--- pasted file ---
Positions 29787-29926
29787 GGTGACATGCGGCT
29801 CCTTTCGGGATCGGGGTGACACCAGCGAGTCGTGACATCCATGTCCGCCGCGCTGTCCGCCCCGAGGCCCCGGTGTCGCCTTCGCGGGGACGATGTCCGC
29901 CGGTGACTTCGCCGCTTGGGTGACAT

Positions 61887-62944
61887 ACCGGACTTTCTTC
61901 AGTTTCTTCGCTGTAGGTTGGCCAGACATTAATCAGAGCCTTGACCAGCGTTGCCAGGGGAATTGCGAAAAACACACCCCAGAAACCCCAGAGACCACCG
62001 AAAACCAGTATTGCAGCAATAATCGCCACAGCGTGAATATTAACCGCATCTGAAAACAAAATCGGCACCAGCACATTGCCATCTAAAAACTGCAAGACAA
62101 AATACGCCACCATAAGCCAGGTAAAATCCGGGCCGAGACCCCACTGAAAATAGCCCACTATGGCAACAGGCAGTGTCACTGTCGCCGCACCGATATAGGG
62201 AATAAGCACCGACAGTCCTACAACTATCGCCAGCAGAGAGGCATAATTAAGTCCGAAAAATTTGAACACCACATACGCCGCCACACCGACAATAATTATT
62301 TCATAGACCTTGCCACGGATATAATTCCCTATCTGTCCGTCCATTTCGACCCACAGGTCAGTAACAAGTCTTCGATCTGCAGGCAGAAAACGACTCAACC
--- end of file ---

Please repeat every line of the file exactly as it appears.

Positions 29787-29926
29787 GGTGACATGCGGCT
29801 CCTTTCGGGATCGGGGTGACACCAGCGAGTCGTGACATCCATGTCCGCCGCGCTGTCCGCCCCGAGGCCCCGGTGTCGCCTTCGCGGGGACGATGTCCGC
29901 CGGTGACTTCGCCGCTTGGGTGACAT

Positions 61887-62944
61887 ACCGGACTTTCTTC
61901 AGTTTCTTCGCTGTAGGTTGGCCAGACATTAATCAGAGCCTTGACCAGCGTTGCCAGGGGAATTGCGAAAAACACACCCCAGAAACCCCAGAGACCACCG
62001 AAAACCAGTATTGCAGCAATAATCGCCACAGCGTGAATATTAACCGCATCTGAAAACAAAATCGGCACCAGCACATTGCCATCTAAAAACTGCAAGACAA
62101 AATACGCCACCATAAGCCAGGTAAAATCCGGGCCGAGACCCCACTGAAAATAGCCCACTATGGCAACAGGCAGTGTCACTGTCGCCGCACCGATATAGGG
62201 AATAAGCACCGACAGTCCTACAACTATCGCCAGCAGAGAGGCATAATTAAGTCCGAAAAATTTGAACACCACATACGCCGCCACACCGACAATAATTATT
62301 TCATAGACCTTGCCACGGATATAATTCCCTATCTGTCCGTCCATTTCGACCCACAGGTCAGTAACAAGTCTTCGATCTGCAGGCAGAAAACGACTCAACC